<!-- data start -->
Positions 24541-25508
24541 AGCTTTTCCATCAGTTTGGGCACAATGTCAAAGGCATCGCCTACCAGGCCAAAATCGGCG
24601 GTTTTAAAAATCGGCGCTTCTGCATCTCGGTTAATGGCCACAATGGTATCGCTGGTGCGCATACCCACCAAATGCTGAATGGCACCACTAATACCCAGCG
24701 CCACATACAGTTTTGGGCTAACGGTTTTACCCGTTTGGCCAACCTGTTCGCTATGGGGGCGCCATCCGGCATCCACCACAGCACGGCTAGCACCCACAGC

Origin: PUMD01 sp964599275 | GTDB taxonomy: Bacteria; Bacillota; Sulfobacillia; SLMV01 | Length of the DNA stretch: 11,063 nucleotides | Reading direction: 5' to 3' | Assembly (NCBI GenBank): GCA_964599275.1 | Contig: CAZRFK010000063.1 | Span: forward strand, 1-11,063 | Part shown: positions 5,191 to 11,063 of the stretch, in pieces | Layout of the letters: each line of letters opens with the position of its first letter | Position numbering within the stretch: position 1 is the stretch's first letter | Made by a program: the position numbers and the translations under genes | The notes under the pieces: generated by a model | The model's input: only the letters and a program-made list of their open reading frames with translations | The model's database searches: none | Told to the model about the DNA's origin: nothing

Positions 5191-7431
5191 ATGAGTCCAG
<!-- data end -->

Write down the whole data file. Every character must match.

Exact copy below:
Positions 24541-25508
24541 AGCTTTTCCATCAGTTTGGGCACAATGTCAAAGGCATCGCCTACCAGGCCAAAATCGGCG
24601 GTTTTAAAAATCGGCGCTTCTGCATCTCGGTTAATGGCCACAATGGTATCGCTGGTGCGCATACCCACCAAATGCTGAATGGCACCACTAATACCCAGCG
24701 CCACATACAGTTTTGGGCTAACGGTTTTACCCGTTTGGCCAACCTGTTCGCTATGGGGGCGCCATCCGGCATCCACCACAGCACGGCTAGCACCCACAGC

Origin: PUMD01 sp964599275 | GTDB taxonomy: Bacteria; Bacillota; Sulfobacillia; SLMV01 | Length of the DNA stretch: 11,063 nucleotides | Reading direction: 5' to 3' | Assembly (NCBI GenBank): GCA_964599275.1 | Contig: CAZRFK010000063.1 | Span: forward strand, 1-11,063 | Part shown: positions 5,191 to 11,063 of the stretch, in pieces | Layout of the letters: each line of letters opens with the position of its first letter | Position numbering within the stretch: position 1 is the stretch's first letter | Made by a program: the position numbers and the translations under genes | The notes under the pieces: generated by a model | The model's input: only the letters and a program-made list of their open reading frames with translations | The model's database searches: none | Told to the model about the DNA's origin: nothing

Positions 5191-7431
5191 ATGAGTCCAG